Waking up on Sunday morning to find that an hour of your day has vanished is no big deal. It’s the lost hour of sleep each morning for the rest of the week that hurts, at least until your body adjusts.
But guess what—there’s an app for that! Or rather, some cool gadgets that aim to give you the best night’s sleep ever.
Ironically, it’s often tech products keeping us from our much-needed rest, said sleep technologist Marietta Bibbs. From iPads to baby monitors, these devices make sure we’re constantly alert and connected. With 36 years in the sleep business, Bibbs said, she’s seen emphasis on a good night’s sleep dwindle as people increasingly work from wherever they are, emailing and texting from the pillow.
“We’re taking all these things to bed with us, and we aren’t taking sleep as seriously,” she said. But technology can work for us, too—by helping us understand our resting patterns and working with them.
They’re watching you sleep—but not in a creepy way
Wrist-worn health monitors have been all the rage of late. If you can get it to stay on all night, the Fitbit ($100–$250) can tell you how long you slept and how much of that time was spent tossing and turning. Bibb uses a similar device by Weight Watchers, ActiveLink, which sells for about $60. She’s a skeptic of their effectiveness in promoting efficient sleep, but said they do help in diagnosing sleep disorders.
Way cooler, though, is Sense, a futuristic-looking (and slightly eerie) sphere that sits on your bedside table and not only monitors your sleep patterns but also tracks everything that goes on around your slumber: light, temperature, even bumps in the night.
It’s wirelessly connected to the Sleep Pill, which attaches to your pillow. Together they track changes in ambient light, humidity, and room temperature; any sounds; and how much you move. The system also assesses particulate matter like pollen and dust in the air—vital to us allergy sufferers. If a mosquito kept you awake, you’d know what time it came in, how much noise it made, and when it bit you. All the collected data are displayed on your smartphone.
You can also check out your sleep environment, and make adjustments, before you get in bed—Sense turns green when conditions are ideal and red if the room is too light or warm.
The system’s Smart Alarm feature tracks your sleep cycle. Within a half-hour window of your chosen wake time, it finds the moment when you are likely in the lightest part of sleep, then plays one of 10 sounds. The system sells for $129.
And alarm clock designers said: Let there be light
In the old days, Bibbs said, we humans used to go to bed when the sun went down and wake with the dawn. Breaking that pattern was the first step on the road to bad sleep. Psychologist Shelby Harris, who runs the Behavioral Sleep Medicine Program at New York’s Montefiore Medical Center, said the only products she’s found to alter that dynamic are lights that allow for gentle waking.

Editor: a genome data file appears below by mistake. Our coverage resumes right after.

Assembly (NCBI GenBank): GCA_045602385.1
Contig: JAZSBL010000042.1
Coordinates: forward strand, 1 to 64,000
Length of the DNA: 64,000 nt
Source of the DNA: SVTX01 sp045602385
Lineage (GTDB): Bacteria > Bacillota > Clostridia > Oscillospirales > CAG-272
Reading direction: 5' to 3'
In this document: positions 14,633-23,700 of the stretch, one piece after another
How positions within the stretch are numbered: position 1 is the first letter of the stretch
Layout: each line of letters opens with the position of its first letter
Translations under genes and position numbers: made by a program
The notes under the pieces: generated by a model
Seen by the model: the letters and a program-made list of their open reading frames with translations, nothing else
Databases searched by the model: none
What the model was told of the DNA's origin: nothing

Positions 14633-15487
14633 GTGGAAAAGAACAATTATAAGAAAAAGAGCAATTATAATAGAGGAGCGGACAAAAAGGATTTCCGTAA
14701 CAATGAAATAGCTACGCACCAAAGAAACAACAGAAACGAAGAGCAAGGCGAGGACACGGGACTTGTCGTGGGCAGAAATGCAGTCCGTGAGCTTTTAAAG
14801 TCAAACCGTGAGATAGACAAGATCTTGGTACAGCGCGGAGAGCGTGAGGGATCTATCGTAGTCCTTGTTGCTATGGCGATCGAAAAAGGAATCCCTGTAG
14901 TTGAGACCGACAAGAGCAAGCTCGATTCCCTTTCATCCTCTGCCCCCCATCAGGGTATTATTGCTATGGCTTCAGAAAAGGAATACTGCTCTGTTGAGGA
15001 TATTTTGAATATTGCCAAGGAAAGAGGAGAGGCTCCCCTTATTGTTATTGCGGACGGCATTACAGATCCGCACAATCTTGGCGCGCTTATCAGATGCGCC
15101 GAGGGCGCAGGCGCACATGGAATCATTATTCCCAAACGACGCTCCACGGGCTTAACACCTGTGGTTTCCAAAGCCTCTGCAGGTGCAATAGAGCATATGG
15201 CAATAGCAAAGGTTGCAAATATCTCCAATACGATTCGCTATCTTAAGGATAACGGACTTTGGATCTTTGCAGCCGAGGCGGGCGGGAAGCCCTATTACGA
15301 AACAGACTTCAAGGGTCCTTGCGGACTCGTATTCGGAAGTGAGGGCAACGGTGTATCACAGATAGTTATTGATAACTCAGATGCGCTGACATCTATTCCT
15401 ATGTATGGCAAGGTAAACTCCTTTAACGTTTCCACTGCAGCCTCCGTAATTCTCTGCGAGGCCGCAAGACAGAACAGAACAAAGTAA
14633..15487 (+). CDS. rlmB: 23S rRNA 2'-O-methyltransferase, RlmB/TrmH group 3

“I have them buy a dawn simulator,” Harris said. “Some people find it very helpful.”
The Philips HF3500/60 Wake-Up Light is one such simulator. The yellow bedside lamp slowly starts to illuminate prior to your desired wake time, reaching peak brightness when it’s time to get out of bed. It also emits a soft beep—much more pleasant than drive-time radio snapping on at 6 a.m.! The device has 10 adjustable settings and rave reviews on Amazon, where it sells for about $70.
Another version of the light-up alarm clock comes from Withings Aura. This $300 system pairs a bedside lamp with an under-mattress motion-sensing pad to both monitor your sleep and actually help induce better sleep. The system monitors and reports ambient sound, light, and temperature. The pad tracks your heart rate and breathing cycles. Like the Sense, it has a smart-alarm system that wakes you at the best time within an adjustable window. The Withings Aura version uses blue spectrum light that inhibits your body’s output of melatonin (the chemical responsible for proper sleep patterns) to help you wake up (and employs its opposite, red spectrum light, at bedtime).
Mattress covers get smart, but the best sleep aid is low-tech
The 21st century hasn’t yet come through on its promise of flying cars, but we now have smart bedding. It’s a distant second, but we’ll take it.
The Luna mattress cover tracks breathing, heart rate, and sleep cycle, but rather than merely record the temperature, it adjusts it. The dual-zone control allows sleeping partners to individually set their side’s snuggle factor. It can be autoprogrammed, so you never have to climb into a cold bed again, and it features a smart alarm, too. The first Luna mattress covers (queen size, $199; king, about $220) are headed for the production line this spring and should be available by summer.
Somewhere, someone is almost certainly toiling over smart pajamas, but for now let’s say we’ve done all we can to transform our sad, sad bedroom of yesteryear into a proper ultramodern sleep space. Yet somehow that lost daylight saving time hour still haunts us. Science has the answer, but it’s sadly boring. Both Bibbs and Harris recommend simply going to bed an hour earlier.
The less interactive and thought-provoking your sleep aids are, the better, Harris said. “People start to obsess about, ‘Oh, I had this much deep sleep or this much light sleep,’ but it’s not really that accurate,” she said. “I actually recommend that people unplug.”